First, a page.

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Magazine    January 2003







Fantasy in Paper














Kyoko Ibe, one of Japan's most innovative paper artists, creates largescale installations with washi, traditional Japanese paper, and also designs many objects with handmade paper. Her lighting is highly sought after in the United States and soon a line of wallpapers will be available through Anya Larkin in New York. Larkin, a fine artist, creates "fine silk canvases" for many of the world's best-known couturiers, and her unique rice paper metallic wallcoverings, a favorite of the world's most high-end decorators, are in the permanent collections of the Louvre's Decorative Arts Museum and the Victoria and Albert Museum in London.

Ibe has headed the Japan Paper Academy since 1988, a position of great prestige since papermaking in Japan has customarily been viewed as an honorable profession and there are only a few hundred papermaking families, each of whom passes down the secrets of the trade to the younger generations. Washi, which is made from the thin skin found between the core and bark of the mulberry tree, has for centuries played an important role in Japanese culture, used in screens, furniture and even costumes. It is best-known as a writing or painting medium and as the translucent material found in traditional Japanese shoji screens.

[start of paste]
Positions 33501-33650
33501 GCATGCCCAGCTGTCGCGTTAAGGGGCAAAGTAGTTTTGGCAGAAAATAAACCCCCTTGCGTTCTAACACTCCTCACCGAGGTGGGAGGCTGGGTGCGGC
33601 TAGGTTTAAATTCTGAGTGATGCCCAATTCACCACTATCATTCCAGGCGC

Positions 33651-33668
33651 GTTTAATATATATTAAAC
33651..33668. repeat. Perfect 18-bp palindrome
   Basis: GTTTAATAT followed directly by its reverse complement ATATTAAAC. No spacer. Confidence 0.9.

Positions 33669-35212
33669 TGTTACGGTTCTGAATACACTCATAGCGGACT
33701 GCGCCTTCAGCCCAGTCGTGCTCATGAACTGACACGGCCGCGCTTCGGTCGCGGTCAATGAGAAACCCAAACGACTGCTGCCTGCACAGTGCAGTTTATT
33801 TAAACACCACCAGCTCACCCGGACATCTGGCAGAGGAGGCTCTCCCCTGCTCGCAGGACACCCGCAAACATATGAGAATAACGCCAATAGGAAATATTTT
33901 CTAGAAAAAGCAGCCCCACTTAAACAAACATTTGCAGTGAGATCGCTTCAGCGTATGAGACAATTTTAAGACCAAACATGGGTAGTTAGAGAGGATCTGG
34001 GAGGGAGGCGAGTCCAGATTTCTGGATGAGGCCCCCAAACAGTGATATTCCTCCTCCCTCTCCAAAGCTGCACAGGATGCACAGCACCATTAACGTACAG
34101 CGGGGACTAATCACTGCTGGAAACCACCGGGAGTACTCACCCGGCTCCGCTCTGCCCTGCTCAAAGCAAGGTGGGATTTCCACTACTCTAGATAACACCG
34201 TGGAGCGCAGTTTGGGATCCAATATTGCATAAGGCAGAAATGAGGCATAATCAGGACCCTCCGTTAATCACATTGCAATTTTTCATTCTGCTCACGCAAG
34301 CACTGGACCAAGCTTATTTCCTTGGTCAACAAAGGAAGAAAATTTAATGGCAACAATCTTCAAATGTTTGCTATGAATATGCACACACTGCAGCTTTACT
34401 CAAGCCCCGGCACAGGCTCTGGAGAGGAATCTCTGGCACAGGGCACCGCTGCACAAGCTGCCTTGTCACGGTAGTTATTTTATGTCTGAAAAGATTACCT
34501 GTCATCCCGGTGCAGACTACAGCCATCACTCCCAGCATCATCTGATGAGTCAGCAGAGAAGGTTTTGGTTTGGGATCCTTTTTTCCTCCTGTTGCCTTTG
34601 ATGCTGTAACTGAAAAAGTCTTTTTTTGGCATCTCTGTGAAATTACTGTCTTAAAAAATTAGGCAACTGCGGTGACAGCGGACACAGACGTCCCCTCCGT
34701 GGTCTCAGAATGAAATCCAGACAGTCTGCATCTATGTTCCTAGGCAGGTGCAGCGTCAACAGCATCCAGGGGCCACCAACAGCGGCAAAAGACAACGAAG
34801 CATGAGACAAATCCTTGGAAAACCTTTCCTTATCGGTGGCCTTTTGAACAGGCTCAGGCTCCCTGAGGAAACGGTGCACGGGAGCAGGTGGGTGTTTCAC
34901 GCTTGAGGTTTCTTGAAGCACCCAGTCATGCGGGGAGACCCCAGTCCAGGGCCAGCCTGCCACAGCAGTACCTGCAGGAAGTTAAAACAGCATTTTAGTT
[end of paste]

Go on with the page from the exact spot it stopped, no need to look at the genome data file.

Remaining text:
When Ibe began working with the soft, highly fibrous material in the 1960s, few artists considered using washi. Ibe, however, loved its translucence. "It is both light and strong," she says, "and there are many techniques you can use to adapt it with other materials."

Her first washi works were small pieces, mostly toys, lamps and furniture she made for her own pleasure. An article about her designs drew much interest and in the 1970s she began to be invited to exhibit her work, which grew in scale to become huge installations, such as floor-to-ceiling filets of washi, shimmering down like a curtain of rain, or horizontal ribbons, suspended one on top of the other in mid-air, in atriums, lobbies and museums. Some of her installations look like flocks of origami-style crane. She constructs the sculptures from numerous bits of washi, folded, twisted or glued together.

In the mid-1980s, Ibe began to be commissioned to create backdrops for dance and theater productions, winning the Isadora Duncan Award for her stage design at the San Francisco Performance Festival in 1997 at the Palace of Fine Art. At the same time, she was exhibiting in a number of European countries, as well as in the United States.

Ibe's upcoming exhibition at the Calvin Charles Gallery in Scottsdale, Arizona, will feature her contemporary creations, including lighting, from February 5 to March 5.





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The Calvin Charles Gallery
4201 North Marshall Way
Scottsdale, Arizona 85251
480-421-1818
www.calvincharles.com
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